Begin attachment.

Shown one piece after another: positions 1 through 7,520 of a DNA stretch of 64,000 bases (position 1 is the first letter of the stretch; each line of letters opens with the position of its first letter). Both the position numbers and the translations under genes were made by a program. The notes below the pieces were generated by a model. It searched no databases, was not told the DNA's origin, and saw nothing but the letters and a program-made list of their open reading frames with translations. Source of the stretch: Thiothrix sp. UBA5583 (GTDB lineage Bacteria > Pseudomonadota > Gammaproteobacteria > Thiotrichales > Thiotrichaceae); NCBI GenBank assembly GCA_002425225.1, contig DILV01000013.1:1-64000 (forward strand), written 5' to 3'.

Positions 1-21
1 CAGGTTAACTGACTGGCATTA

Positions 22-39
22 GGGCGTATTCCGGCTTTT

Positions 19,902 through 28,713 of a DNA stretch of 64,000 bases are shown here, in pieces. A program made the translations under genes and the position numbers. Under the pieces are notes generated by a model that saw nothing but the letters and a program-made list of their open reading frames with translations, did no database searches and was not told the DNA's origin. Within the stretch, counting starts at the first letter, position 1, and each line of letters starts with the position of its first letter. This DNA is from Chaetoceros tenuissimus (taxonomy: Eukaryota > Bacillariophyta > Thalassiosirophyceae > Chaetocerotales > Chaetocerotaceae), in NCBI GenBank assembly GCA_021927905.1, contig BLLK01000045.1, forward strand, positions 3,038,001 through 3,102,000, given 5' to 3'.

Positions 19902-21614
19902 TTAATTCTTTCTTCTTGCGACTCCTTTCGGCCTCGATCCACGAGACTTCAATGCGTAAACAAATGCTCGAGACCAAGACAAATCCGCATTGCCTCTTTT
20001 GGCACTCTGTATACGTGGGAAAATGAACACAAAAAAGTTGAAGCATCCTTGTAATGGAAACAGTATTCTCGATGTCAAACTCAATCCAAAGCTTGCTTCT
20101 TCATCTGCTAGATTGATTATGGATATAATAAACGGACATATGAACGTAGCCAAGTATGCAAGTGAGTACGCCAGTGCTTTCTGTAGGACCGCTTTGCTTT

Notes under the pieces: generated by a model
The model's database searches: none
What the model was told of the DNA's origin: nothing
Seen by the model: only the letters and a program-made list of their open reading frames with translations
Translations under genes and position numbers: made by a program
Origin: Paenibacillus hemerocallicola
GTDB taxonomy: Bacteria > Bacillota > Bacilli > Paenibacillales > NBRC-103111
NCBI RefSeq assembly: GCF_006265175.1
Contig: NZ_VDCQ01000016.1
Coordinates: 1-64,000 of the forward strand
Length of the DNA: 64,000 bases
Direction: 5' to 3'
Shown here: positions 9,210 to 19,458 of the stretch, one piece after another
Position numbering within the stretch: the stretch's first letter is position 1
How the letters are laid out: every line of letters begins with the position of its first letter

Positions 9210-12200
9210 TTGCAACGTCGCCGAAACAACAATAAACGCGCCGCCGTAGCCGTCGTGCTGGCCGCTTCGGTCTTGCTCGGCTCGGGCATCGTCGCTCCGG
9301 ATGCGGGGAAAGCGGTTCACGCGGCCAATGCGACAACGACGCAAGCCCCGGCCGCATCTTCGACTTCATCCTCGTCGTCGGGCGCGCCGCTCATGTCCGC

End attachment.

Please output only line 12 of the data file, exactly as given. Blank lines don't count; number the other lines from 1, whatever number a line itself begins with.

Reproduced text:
The model's database searches: none